What are Tax and Liability Issues for a Disregarded Entity?
The concept of "disregarded entity" is confusing, and the IRS does not address liability issues of disregarded entities. Attorney Robert Warwick of ThompsonMcMullan Law Firm answers questions about disregarded entities:
For income tax purposes I would define a disregarded entity as a legal entity that is ignored for federal (and many state) income tax purposes. The most common disregarded entity that I deal with is a single-member limited liability company ("LLC").
Is a sole proprietorship a disregarded entity?
No, because a sole proprietorship is not a legal entity separate from its owner. A sole proprietorship may operate under a trade name, but the absent formation of a legal entity under state law, the sole proprietorship, and its owner/operator are legally the same.
Are S corporations disregarded entities?
No; although an S corporation is not itself generally subject to income taxes, the S corporation determines its own income, deductions, credits, etc. (often collectively referred to as "tax attributes") and then allocates the tax attributes among its owners (or to its sole owner) in proportion to share ownership. In contrast, with a disregarded entity, no tax attributes are determined at the entity level. Unlike a disregarded entity, an S corporation is required to file an annual information tax return.
Paying Income Taxes As a Disregarded Entity
An individual owner of a disregarded entity reports the tax attributes of the business directly on Schedule C of their income tax return, whereas each individual owner of an S corporation (even if there is only one owner) receives a Schedule K-1 from the corporation and reports their allocation on Schedule E of their income tax return.
A provision in the tax law permits an otherwise disregarded entity to elect to be taxed as a regular corporation or as an S corporation. But, if the election is made, the entity would no longer be disregarded.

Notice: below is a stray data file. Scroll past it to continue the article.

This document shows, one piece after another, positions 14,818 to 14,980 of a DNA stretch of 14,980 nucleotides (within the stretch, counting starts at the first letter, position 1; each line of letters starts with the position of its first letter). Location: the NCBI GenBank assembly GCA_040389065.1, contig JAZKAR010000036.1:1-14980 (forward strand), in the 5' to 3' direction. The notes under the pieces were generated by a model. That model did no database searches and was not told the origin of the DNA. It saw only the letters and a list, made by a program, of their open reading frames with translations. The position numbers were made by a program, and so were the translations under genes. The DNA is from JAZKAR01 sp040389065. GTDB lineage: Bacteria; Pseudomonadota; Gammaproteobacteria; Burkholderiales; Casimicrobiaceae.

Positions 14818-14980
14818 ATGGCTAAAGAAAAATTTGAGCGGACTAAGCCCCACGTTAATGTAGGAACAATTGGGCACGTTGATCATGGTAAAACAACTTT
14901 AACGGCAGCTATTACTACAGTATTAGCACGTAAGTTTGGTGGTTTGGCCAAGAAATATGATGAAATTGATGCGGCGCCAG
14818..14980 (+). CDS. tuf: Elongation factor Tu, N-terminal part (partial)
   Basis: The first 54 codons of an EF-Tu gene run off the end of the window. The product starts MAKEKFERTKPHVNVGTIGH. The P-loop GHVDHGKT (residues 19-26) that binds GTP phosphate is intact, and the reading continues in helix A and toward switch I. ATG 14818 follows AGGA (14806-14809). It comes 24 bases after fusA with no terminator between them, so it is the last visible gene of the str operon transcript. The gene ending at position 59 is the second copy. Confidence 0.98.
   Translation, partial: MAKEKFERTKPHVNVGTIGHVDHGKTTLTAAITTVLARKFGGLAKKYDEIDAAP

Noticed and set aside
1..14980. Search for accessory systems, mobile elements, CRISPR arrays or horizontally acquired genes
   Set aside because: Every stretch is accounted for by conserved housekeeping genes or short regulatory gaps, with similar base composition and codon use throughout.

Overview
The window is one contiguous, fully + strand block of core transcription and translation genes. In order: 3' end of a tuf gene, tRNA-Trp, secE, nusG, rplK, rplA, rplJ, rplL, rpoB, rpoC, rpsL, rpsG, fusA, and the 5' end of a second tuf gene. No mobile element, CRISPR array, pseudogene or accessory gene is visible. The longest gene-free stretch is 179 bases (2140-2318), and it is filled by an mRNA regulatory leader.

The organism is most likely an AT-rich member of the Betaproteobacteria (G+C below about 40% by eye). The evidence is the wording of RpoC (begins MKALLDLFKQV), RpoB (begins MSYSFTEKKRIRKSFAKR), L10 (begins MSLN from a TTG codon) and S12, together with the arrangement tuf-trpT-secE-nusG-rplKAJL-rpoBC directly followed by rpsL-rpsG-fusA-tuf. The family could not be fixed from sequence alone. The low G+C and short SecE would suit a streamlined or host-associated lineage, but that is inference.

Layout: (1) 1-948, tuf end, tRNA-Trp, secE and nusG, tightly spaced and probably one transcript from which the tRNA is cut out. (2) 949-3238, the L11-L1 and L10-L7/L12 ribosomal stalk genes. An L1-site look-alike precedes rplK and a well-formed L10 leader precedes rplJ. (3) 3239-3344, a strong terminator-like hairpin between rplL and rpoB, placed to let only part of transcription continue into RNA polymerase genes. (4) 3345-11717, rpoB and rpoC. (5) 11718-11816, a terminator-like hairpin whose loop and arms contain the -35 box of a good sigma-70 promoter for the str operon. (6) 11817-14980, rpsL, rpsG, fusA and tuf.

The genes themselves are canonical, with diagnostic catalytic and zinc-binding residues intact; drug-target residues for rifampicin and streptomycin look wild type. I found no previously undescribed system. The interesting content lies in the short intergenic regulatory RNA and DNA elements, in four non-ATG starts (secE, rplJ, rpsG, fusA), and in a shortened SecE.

Disregarded Businesses and Liability
Liability for business debts and lawsuits generally depends on the legal status, which is based on state law. Most, if not all, states provide for the formation of LLCs (as noted above, a single-member LLC is the most common domestic disregarded entity). An LLC is a legal entity that can own property, make contracts and sue and be sued in its own name; the owner(s) of the LLC generally does not have personal liability for the LLC's obligations.
Federal income tax treatment, on the other hand, is determined by federal law, i.e., the Internal Revenue Code, which ignores a single-member LLC's separate existence and treats its activities as those of its owner. Most states that impose income taxes follow the Internal Revenue Code and disregard the single-member LLC for state income tax purposes while recognizing its separate existence for other purposes.
A disregarded entity (rather than its owner) may be required to pay taxes other than income taxes, for example, property taxes on property owned by the entity.
The information contained in this article is not tax or legal advice and is not a substitute for such advice. State and federal laws change frequently, and the information in this article may not reflect your own state’s laws or the most recent changes to the law. For current tax or legal advice, please consult with an accountant or an attorney.